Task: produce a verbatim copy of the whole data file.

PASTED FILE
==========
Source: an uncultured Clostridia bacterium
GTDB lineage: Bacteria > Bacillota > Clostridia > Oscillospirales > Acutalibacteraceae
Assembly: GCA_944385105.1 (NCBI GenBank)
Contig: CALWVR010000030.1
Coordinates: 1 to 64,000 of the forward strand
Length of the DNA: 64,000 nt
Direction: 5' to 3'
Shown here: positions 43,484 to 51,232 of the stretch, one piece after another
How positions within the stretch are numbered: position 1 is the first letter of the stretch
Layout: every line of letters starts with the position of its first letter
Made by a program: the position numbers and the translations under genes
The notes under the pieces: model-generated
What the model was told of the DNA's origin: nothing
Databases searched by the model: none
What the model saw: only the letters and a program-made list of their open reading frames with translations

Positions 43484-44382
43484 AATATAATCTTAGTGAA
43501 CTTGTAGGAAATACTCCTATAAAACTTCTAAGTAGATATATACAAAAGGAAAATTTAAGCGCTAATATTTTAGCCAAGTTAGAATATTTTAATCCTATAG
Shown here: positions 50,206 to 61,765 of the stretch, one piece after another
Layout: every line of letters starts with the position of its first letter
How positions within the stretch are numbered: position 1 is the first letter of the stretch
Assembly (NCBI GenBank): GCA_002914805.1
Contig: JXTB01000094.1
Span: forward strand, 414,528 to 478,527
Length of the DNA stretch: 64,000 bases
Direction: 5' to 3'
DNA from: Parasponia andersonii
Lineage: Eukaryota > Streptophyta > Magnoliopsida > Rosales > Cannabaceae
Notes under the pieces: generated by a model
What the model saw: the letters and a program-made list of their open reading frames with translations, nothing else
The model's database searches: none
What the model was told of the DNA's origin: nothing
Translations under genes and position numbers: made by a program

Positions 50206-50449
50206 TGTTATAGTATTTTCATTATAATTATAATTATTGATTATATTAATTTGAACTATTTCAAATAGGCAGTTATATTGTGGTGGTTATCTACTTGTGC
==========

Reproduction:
Source: an uncultured Clostridia bacterium
GTDB lineage: Bacteria > Bacillota > Clostridia > Oscillospirales > Acutalibacteraceae
Assembly: GCA_944385105.1 (NCBI GenBank)
Contig: CALWVR010000030.1
Coordinates: 1 to 64,000 of the forward strand
Length of the DNA: 64,000 nt
Direction: 5' to 3'
Shown here: positions 43,484 to 51,232 of the stretch, one piece after another
How positions within the stretch are numbered: position 1 is the first letter of the stretch
Layout: every line of letters starts with the position of its first letter
Made by a program: the position numbers and the translations under genes
The notes under the pieces: model-generated
What the model was told of the DNA's origin: nothing
Databases searched by the model: none
What the model saw: only the letters and a program-made list of their open reading frames with translations

Positions 43484-44382
43484 AATATAATCTTAGTGAA
43501 CTTGTAGGAAATACTCCTATAAAACTTCTAAGTAGATATATACAAAAGGAAAATTTAAGCGCTAATATTTTAGCCAAGTTAGAATATTTTAATCCTATAG
Shown here: positions 50,206 to 61,765 of the stretch, one piece after another
Layout: every line of letters starts with the position of its first letter
How positions within the stretch are numbered: position 1 is the first letter of the stretch
Assembly (NCBI GenBank): GCA_002914805.1
Contig: JXTB01000094.1
Span: forward strand, 414,528 to 478,527
Length of the DNA stretch: 64,000 bases
Direction: 5' to 3'
DNA from: Parasponia andersonii
Lineage: Eukaryota > Streptophyta > Magnoliopsida > Rosales > Cannabaceae
Notes under the pieces: generated by a model
What the model saw: the letters and a program-made list of their open reading frames with translations, nothing else
The model's database searches: none
What the model was told of the DNA's origin: nothing
Translations under genes and position numbers: made by a program

Positions 50206-50449
50206 TGTTATAGTATTTTCATTATAATTATAATTATTGATTATATTAATTTGAACTATTTCAAATAGGCAGTTATATTGTGGTGGTTATCTACTTGTGC